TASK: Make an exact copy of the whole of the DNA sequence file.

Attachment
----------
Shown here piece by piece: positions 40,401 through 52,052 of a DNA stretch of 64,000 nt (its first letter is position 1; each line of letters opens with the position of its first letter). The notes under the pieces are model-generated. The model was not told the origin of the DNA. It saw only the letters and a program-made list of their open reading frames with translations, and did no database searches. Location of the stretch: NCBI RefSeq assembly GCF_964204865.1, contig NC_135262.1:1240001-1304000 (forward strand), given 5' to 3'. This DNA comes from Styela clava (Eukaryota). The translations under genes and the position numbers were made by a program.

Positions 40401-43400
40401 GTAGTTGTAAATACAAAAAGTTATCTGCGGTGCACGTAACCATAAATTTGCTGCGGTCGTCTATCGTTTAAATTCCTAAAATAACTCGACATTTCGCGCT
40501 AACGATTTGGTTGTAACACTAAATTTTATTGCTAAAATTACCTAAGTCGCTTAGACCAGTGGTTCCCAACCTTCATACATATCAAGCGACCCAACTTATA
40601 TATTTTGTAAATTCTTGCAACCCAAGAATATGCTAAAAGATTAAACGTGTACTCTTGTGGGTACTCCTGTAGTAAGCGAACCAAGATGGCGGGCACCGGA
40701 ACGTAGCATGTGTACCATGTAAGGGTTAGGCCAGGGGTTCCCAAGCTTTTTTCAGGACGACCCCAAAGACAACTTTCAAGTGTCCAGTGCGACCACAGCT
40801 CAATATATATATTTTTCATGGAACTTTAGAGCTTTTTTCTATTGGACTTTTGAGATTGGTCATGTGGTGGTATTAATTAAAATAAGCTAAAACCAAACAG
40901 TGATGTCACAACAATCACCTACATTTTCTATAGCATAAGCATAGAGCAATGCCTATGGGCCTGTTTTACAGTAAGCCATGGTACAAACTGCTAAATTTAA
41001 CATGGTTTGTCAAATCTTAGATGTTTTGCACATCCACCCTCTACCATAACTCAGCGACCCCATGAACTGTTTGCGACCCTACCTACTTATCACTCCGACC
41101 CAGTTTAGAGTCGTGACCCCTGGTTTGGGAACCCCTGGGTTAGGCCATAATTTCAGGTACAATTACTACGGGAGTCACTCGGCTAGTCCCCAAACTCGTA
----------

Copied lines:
Shown here piece by piece: positions 40,401 through 52,052 of a DNA stretch of 64,000 nt (its first letter is position 1; each line of letters opens with the position of its first letter). The notes under the pieces are model-generated. The model was not told the origin of the DNA. It saw only the letters and a program-made list of their open reading frames with translations, and did no database searches. Location of the stretch: NCBI RefSeq assembly GCF_964204865.1, contig NC_135262.1:1240001-1304000 (forward strand), given 5' to 3'. This DNA comes from Styela clava (Eukaryota). The translations under genes and the position numbers were made by a program.

Positions 40401-43400
40401 GTAGTTGTAAATACAAAAAGTTATCTGCGGTGCACGTAACCATAAATTTGCTGCGGTCGTCTATCGTTTAAATTCCTAAAATAACTCGACATTTCGCGCT
40501 AACGATTTGGTTGTAACACTAAATTTTATTGCTAAAATTACCTAAGTCGCTTAGACCAGTGGTTCCCAACCTTCATACATATCAAGCGACCCAACTTATA
40601 TATTTTGTAAATTCTTGCAACCCAAGAATATGCTAAAAGATTAAACGTGTACTCTTGTGGGTACTCCTGTAGTAAGCGAACCAAGATGGCGGGCACCGGA
40701 ACGTAGCATGTGTACCATGTAAGGGTTAGGCCAGGGGTTCCCAAGCTTTTTTCAGGACGACCCCAAAGACAACTTTCAAGTGTCCAGTGCGACCACAGCT
40801 CAATATATATATTTTTCATGGAACTTTAGAGCTTTTTTCTATTGGACTTTTGAGATTGGTCATGTGGTGGTATTAATTAAAATAAGCTAAAACCAAACAG
40901 TGATGTCACAACAATCACCTACATTTTCTATAGCATAAGCATAGAGCAATGCCTATGGGCCTGTTTTACAGTAAGCCATGGTACAAACTGCTAAATTTAA
41001 CATGGTTTGTCAAATCTTAGATGTTTTGCACATCCACCCTCTACCATAACTCAGCGACCCCATGAACTGTTTGCGACCCTACCTACTTATCACTCCGACC
41101 CAGTTTAGAGTCGTGACCCCTGGTTTGGGAACCCCTGGGTTAGGCCATAATTTCAGGTACAATTACTACGGGAGTCACTCGGCTAGTCCCCAAACTCGTA